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2011 West Virginia Preview
West Virginia DE Julian Miller
West Virginia DE Julian Miller
CollegeFootballNews.com
Posted May 28, 2011


It's an interesting situation as West Virginia has a team good enough to win the Big East title, and has an outside chance of putting together a truly special season. Check out the CFN 2011 West Virginia Preview.


West Virginia Mountaineers

Preview 2011
 

- 2011 West Virginia Preview | 2011 West Virginia Offense
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By Richard Cirminiello

Head coach: Bill Stewart
4th year: 28-12
Returning Lettermen
Off. 19, Def. 18, ST 4
Lettermen Lost: 20
Ten Best West Virginia Players
1. DE Bruce Irvin, Sr.
2. QB Geno Smith, Jr.
3. CB Keith Tandy, Sr.
4. DT Julian Miller, Sr.
5. LT Don Barclay, Sr.
6. WR Tavon Austin, Jr.
7. LG Josh Jenkins, Sr.
8. SS Terence Garvin, Jr.
9. LB Najee Goode, Sr.
10. WR Stedman Bailey, Soph.
2011 Schedule

Sep. 4 Marshall
Sep. 10 Norfolk State
Sep. 17 at Maryland
Sep. 24 LSU
Oct. 1 Bowling Green
Oct. 8 Connecticut
Oct. 15 OPEN DATE
Oct. 22 at Syracuse
Oct. 29 at Rutgers
Nov. 5 Louisville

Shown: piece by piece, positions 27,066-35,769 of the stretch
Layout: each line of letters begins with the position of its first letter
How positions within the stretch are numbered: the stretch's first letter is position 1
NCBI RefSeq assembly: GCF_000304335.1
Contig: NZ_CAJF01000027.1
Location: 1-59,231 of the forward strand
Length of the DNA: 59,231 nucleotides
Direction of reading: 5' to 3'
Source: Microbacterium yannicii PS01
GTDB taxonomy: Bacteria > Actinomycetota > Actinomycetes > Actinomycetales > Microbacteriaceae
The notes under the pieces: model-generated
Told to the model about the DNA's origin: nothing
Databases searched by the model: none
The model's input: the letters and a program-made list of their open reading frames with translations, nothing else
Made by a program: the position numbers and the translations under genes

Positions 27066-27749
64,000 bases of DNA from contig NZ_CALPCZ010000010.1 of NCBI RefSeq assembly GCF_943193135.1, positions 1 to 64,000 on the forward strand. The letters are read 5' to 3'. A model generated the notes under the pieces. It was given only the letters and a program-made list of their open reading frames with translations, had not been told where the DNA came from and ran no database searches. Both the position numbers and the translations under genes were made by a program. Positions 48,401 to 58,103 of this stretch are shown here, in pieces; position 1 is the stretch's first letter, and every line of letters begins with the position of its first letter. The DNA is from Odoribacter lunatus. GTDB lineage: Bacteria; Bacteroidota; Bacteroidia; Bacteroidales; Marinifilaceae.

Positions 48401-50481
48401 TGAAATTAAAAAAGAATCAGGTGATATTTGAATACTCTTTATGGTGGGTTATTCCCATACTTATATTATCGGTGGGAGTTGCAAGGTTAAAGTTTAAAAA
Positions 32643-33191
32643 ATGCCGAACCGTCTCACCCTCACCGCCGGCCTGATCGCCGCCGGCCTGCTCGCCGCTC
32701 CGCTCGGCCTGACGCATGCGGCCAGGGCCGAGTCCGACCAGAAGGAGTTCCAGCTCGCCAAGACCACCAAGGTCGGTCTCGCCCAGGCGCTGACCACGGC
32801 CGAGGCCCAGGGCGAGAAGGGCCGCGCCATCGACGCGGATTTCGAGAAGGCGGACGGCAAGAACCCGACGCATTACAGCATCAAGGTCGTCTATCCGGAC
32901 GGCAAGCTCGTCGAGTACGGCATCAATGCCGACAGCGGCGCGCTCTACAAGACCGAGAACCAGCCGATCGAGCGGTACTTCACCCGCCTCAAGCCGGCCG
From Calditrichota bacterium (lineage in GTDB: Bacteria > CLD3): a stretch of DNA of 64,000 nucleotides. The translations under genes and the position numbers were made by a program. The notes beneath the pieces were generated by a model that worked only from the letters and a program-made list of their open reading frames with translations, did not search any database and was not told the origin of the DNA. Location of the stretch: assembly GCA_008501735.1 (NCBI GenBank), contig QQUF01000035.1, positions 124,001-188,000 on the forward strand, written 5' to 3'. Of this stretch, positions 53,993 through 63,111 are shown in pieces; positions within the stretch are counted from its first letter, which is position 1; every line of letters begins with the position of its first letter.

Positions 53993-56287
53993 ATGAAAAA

Nov. 12 at Cincinnati
Nov. 19 OPEN DATE
Nov. 25 Pitt
Dec. 1 at USF

Coach-in-waiting no longer.

When it was announced last December that Bill Stewart would lead West Virginia for one more season before giving way to Dana Holgorsen, it wasn’t exactly a stunner. Even after going 28-12 and being on the sidelines for four bowl games, there was a gnawing feeling that the program had lost its way under Stewart.

After peaking in his debut, the 2008 Fiesta Bowl upset of Oklahoma, his teams have been ordinary, failing to win the Big East or capture the attention of the nation. Unlike when Rich Rodriguez was stringing together 11-win seasons in Morgantown, the Mountaineers had slipped from their perch, so a change was made.

The real shocker, however, came in June, when Stewart was forced to resign unexpectedly amid allegations he’d been encouraging the local media to dig up dirt on Holgorsen. What a mess. The presumed team player was employing a form of sabotage, creating an embarrassing situation for the University and AD Oliver Luck.

During the transition period, Holgorsen was going to serve as the offensive coordinator, installing his version of the spread offense that was so successful in Stillwater and Houston, and preparing to be the boss in 2012. Well, 2012 is now. While not quite a culture shock, the Mountaineers will be digesting a very different system that throws more than the school is accustomed and is in perpetual motion.

The biggest beneficiaries will be junior QB Geno Smith, a budding star at the position, and a collection of athletic playmakers, like WR Tavon Austin and rookie RB Vernard Roberts. With Holgorsen, it’s just a matter of when, not if, his offense will be potent, balanced, and difficult to slow down.